Part 2: Important Aboriginal Art
27 November 2013


(c.1926 - 1998)

synthetic polymer powder paint on composition board

65.0 x 29.0 cm

signed verso: mick

$35,000 - 45,000
Sold for $42,000 (inc. BP) in Auction 32 - 27 November 2013, Melbourne

Executed in the painting shed at Papunya, Northern Territory
Private collection (the father of a teacher working at Papunya), acquired in 1972
Sotheby's, Melbourne, 29 June 1998, lot 217
Private collection, Tasmania

Catalogue text

Undoubtedly one of the most important founding figures of the Papunya Tula movement, Mick Namarari Tjapaltjarri quietly revolutionized the genre over his 30 year career. As noted by Dick Kimber in his obituary to the artist in 1998, the remarkable breadth and virtuosity of Mick Namarari's practice may be grounded in the significant number of sites for which he was responsible. Along with fellow Pintupi painting veteran Yala Yala Gibbs Tjungurrayi, the work of Mick Namarari from the 1990s, whilst issuing from the work of the early 1970s, demonstrates a dynamism that mark them as contemporary practice. The breadth and scope of his ability, maintained with singular dedication is such that his work is considered to have 'transformed Papunya Tula art, heralding the ethereal minimalism of the late 1980s and 1990s' Up until he passed away in 1998, Mick Namarari was still quietly revolutionising the genre.'1

Mick Namarari's works are loaded with symbolism which is closely tied to narrative, a dense and tightly coded abstraction which elegantly refers to his key stories in ever greater loops. Western Desert painting operates in the space between ceremony and country, referencing each whilst exploring ancestral inheritance. Namarari developed a visual language which was bound by cultural protocol but never restrained by it.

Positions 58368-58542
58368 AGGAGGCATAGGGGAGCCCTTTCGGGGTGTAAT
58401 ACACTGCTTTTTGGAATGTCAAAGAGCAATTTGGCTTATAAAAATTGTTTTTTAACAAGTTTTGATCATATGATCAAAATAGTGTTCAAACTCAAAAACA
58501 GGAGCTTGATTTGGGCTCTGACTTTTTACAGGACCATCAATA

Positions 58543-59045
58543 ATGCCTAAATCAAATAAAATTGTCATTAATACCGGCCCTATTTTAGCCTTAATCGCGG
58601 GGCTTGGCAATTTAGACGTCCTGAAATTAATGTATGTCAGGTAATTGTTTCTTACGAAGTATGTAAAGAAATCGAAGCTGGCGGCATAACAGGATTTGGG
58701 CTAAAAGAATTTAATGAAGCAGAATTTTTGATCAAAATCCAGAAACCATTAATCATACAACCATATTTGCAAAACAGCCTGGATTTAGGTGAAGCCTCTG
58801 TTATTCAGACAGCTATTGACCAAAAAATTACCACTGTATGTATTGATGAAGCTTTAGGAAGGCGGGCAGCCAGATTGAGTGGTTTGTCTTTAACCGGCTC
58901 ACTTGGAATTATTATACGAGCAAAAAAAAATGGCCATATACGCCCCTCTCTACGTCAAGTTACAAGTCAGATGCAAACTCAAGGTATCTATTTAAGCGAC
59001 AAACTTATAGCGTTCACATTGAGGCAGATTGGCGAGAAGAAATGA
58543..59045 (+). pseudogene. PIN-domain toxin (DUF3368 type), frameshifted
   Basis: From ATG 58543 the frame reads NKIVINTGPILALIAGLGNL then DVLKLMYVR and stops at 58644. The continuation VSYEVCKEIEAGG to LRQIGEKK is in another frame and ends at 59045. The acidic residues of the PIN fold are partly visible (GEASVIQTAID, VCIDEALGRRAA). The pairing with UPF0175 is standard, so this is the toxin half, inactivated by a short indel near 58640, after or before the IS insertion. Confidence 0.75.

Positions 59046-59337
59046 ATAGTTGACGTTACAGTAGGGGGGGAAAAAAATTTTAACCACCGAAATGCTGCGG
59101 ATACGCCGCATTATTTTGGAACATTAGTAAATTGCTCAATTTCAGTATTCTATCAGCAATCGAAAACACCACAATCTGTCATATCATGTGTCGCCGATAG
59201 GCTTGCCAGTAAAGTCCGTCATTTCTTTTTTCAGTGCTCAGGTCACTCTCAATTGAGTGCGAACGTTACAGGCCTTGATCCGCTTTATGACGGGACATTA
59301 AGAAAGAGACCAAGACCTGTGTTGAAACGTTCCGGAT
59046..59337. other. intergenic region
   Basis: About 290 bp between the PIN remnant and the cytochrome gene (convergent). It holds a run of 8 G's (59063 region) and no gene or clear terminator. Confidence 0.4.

The artist was born in sandhill country at Marnpi Rockhole located south-west of the Mount Rennie Bore. After the death of both his parents Tjapaltajarri and his sister were looked after by other members of the family. Namarari attended school at the Hermannsburg mission until he was eleven years old, and was initiated in the Areyonga region, eventually working in the cattle industry. He adopted the middle name 'Namarari' after his employer MacNamara, though it also expressed similarities to one of Namarari's totems, the mallee fowl.

This work, dated from the second year of the Papunya painting movement, is executed on composition board. A year earlier, Namarari, under the encouragement of Geoffrey Bardon, had begun painting his designs on discarded pieces of composition board with other at Papunya. The painting is a gracefully controlled and highly detailed composition. Two figures together with ceremonial (medicine) objects float over a dense pointillist field of multi-coloured dotting. Symbolising the journeys of ancestral men and women whose acts may only be known by a select few, while at the same time illustrating a landscape of country depicting water courses, vegetation and birdlife.

1. Perkins, H., and Fink, H., 'Genesis and Genius: The Art of Papunya Tula Artists', in , Art Gallery of New South Wales, Sydney, 2007, p. 184